The influence of phonological processing and inattentive behaviour on early reading

Year: 2002

Author: Dally, Kerry

Type of paper: Abstract refereed

Reading research has confirmed that phonological processing has a pre-eminent role in facilitating reading success, while a separate body of research into reading difficulties has shown that poor behavioural adjustment has a close association with reading failure. This paper reports the findings from a longitudinal study in which both phonological processing and inattentive behaviour are hypothesized to have a causal influence on the attainment of early reading skills.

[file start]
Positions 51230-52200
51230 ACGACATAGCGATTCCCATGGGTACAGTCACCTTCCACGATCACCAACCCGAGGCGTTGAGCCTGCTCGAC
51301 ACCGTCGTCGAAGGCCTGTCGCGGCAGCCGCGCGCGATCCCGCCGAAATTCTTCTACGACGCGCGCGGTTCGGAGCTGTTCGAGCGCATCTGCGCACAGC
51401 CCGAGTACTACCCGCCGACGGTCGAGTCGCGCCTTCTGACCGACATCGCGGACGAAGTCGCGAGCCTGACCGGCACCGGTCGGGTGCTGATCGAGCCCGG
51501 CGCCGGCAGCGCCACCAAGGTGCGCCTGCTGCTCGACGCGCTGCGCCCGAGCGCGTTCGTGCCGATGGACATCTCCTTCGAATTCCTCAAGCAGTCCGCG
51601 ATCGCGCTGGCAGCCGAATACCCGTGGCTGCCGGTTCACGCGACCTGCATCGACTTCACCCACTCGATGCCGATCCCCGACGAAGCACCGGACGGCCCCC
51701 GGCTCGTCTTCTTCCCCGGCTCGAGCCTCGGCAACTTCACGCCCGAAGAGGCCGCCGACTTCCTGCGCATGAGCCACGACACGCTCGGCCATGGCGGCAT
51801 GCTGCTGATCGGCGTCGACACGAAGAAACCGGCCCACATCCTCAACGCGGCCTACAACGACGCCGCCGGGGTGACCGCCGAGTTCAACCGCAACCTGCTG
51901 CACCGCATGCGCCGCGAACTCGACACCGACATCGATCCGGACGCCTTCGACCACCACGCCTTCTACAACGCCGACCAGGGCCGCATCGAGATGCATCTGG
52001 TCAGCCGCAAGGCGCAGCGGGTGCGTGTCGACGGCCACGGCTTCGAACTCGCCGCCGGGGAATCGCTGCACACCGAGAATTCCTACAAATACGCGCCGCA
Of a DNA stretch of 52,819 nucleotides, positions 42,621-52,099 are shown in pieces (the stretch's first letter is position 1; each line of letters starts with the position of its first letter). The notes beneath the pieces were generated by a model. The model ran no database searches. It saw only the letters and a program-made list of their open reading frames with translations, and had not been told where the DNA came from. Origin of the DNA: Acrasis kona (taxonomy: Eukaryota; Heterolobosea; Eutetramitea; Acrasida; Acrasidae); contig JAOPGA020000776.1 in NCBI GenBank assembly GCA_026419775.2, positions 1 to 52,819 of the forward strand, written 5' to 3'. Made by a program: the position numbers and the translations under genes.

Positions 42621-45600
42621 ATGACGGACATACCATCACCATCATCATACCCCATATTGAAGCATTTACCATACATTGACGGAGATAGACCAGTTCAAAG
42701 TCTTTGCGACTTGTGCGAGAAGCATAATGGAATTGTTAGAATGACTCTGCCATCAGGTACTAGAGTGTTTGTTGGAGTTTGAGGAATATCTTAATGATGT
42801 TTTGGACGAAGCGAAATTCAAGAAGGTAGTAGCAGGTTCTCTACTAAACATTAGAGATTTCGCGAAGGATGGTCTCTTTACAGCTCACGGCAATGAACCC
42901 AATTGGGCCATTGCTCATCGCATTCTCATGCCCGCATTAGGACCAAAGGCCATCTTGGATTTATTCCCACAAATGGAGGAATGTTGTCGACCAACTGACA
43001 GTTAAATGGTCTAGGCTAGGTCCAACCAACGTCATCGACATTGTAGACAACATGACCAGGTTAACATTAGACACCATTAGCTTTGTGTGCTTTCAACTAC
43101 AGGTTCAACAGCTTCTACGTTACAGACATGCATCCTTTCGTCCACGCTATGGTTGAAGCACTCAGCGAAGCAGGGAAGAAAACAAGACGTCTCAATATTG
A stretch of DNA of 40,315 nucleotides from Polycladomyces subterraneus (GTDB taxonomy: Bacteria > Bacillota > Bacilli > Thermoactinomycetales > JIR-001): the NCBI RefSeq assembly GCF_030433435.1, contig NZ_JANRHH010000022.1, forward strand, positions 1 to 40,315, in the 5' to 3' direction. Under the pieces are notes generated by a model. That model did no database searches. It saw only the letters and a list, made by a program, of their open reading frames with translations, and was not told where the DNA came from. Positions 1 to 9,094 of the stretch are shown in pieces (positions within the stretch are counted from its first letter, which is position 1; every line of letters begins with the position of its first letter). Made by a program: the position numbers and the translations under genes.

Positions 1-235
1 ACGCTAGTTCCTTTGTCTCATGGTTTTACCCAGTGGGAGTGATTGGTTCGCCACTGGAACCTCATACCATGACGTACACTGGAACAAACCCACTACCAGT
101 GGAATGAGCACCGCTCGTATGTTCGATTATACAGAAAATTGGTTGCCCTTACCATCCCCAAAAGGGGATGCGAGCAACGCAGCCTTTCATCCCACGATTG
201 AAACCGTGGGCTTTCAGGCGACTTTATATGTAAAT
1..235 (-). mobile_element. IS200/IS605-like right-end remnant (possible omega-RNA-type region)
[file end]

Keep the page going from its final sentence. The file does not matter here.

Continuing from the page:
Data from individually administered measures of phonological processing, word-level reading and reading comprehension, as well as teacher and parent ratings of children's behaviour were collected from a cohort of 166 children at 12 month intervals, in kindergarten, first and second grade. The results from multiple linear regression analyses suggested that teacher-rated inattentiveness and some phonological abilities had a significant influence on subsequent reading. There was also evidence of reciprocal relationships between prior reading and subsequent inattentiveness and phonological awareness. The existence of bi-directional influences and the finding that inattentive behaviour had a significant influence on early reading outcomes over and above phonological processing ability, have important implications for reading instruction as well as for devising appropriate preventative or remedial interventions.